Today’s move follows on from Australia Post’s announcement in March that it would seek to lift the BPR to $1 to apply to a new Regular letters service for consumer mail.
In an official statement announced the notification, Australia Post said: “Consumers will be supported, with the concession stamp price frozen at 60 cents for 5.7m concession cardholders and the price of a Season Greeting stamp frozen, for all Australians, at 65 cents. Together, Concession and Season Greeting mail accounts for almost half of all mail sent by consumers.”
Australia Post went on to explain why it believed that a hike in BPR was necessary: “Mail volume – of which 97% comes from business and government – continues to decline and the letters service has accumulated losses of more than $1bn over the past seven years. While the planned BPR increase and service changes will reduce the losses, they will not return stamped mail to profit.
“The changes will keep post offices open – including Australia Post’s vital regional and rural network – keep posties delivering five days a week and ensure Australians everywhere can still access a world-class delivery service.”
Australia Post added that business and government customers will continue to receive volume incentives at the same level as they do now, relative to the full rate.
Assuming it is given the green light, the BPR increase is expected to be implemented in January 2016.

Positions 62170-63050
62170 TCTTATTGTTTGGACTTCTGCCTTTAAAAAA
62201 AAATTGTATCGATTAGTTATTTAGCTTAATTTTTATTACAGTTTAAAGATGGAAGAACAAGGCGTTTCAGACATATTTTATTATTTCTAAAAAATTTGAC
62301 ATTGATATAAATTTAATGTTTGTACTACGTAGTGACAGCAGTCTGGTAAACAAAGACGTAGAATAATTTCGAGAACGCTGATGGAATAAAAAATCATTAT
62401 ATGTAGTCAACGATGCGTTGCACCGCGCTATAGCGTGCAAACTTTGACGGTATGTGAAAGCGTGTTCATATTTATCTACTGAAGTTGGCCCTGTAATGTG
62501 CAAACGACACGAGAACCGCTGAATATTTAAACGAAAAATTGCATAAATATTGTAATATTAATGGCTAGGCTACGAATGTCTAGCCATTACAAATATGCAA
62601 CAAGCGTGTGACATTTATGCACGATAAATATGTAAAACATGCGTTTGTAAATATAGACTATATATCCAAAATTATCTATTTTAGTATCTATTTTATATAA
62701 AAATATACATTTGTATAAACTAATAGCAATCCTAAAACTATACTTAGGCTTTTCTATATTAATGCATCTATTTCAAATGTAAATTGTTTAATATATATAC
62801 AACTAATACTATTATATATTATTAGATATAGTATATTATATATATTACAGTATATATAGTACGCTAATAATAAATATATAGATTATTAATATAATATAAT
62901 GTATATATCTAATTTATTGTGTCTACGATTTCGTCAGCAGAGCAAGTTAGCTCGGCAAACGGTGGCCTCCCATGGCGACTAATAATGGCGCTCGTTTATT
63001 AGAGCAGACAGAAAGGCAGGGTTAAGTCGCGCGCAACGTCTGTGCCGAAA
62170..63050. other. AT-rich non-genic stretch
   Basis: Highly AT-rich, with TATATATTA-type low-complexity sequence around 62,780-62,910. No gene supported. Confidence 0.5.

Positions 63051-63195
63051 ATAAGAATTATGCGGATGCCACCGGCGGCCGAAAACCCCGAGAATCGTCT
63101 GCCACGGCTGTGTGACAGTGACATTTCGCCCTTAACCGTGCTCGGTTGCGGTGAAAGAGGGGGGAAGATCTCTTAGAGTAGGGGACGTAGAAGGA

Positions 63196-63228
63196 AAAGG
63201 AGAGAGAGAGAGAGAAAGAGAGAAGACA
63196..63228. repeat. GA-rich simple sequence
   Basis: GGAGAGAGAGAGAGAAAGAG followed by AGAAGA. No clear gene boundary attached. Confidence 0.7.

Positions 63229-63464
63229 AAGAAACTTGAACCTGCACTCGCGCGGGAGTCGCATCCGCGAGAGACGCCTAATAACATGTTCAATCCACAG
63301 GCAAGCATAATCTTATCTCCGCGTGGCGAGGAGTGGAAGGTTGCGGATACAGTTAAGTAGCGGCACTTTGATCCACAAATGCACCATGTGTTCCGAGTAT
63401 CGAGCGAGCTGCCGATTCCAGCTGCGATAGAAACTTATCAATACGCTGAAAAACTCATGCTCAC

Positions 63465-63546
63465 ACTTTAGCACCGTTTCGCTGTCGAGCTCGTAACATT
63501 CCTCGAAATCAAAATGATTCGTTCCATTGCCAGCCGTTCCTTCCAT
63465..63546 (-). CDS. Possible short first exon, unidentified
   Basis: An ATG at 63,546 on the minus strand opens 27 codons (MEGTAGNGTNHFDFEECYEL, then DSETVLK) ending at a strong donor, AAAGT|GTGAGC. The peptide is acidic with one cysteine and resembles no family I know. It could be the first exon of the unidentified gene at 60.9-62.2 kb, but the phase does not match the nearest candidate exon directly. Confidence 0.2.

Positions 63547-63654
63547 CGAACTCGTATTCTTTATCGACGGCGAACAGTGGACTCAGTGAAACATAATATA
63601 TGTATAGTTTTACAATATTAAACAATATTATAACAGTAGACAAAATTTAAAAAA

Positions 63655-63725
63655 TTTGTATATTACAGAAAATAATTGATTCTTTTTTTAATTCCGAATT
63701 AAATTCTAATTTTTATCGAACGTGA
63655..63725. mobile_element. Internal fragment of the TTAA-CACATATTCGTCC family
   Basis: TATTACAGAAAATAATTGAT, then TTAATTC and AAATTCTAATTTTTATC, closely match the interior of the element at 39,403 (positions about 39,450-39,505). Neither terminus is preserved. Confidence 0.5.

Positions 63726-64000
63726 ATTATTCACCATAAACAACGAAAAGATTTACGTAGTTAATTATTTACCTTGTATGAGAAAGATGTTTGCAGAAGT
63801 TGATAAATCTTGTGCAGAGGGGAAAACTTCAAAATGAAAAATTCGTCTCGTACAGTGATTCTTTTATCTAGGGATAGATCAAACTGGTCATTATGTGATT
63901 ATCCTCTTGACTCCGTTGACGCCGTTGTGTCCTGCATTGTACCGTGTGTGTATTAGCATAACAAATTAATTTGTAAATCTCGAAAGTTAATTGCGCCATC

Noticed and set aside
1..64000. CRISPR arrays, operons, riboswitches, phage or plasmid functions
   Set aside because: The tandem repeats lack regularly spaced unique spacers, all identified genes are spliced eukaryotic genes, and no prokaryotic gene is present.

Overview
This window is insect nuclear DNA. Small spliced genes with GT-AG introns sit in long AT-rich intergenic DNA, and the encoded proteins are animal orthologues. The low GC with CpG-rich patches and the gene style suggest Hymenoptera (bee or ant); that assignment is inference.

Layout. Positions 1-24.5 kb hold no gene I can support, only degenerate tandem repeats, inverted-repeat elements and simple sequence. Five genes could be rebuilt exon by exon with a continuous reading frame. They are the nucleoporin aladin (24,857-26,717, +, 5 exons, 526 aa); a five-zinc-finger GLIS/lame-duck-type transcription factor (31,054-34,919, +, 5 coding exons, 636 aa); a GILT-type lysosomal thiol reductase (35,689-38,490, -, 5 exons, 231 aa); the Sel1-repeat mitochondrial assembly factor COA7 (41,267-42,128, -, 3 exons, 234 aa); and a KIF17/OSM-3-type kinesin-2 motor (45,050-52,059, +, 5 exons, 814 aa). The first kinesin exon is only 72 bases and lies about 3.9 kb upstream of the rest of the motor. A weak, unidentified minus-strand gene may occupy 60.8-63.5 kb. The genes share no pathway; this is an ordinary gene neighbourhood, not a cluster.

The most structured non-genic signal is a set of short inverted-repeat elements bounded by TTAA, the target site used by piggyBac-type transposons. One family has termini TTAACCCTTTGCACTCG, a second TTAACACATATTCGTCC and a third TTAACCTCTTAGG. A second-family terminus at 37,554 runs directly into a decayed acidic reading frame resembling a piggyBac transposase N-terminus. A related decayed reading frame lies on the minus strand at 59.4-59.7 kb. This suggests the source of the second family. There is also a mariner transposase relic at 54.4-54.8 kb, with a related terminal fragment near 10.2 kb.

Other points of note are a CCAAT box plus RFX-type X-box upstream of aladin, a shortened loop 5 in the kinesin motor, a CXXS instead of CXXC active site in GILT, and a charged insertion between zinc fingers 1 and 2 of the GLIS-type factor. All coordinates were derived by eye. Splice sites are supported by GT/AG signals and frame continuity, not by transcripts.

The announcement from Australia Post has met with a mixed reaction.
The Post Office Agents Association Ltd (POAAL) saw it as part of “Australia Post’s push for a two-speed letters service”.
The POAAL added that “several LPO payments are linked to the price of the postage stamp”, so “when the price of postage goes up, those payments increase”. This includes payments for sorting mail and payments for PO Boxes, said POAAL.
“Our members can see that a price increase will give their businesses a short-term boost, but they are worried what the long-term effect on stamp sales might be,” says POAAL Director Bob Chizzoniti. “I have spoken with many Licensees from all over Australia over recent months, and they all share these concerns.”
POAAL claimed that licensees are concerned that the slower “regular” service might “hasten the decline in letters volumes”.
Chizzoniti added: “We are disappointed that Australia Post has waited until losses in letters were so large before acting. POAAL had preliminary discussions with Australia Post some years ago to discuss possible reforms to the letters business, but Australia Post management had their fingers in their ears.
“POAAL had sought a managed transition, where the entire Australia Post business would be able to transform before the losses in letters reached a critical point.”
（Information from the network, by China Express Service——PFC editor）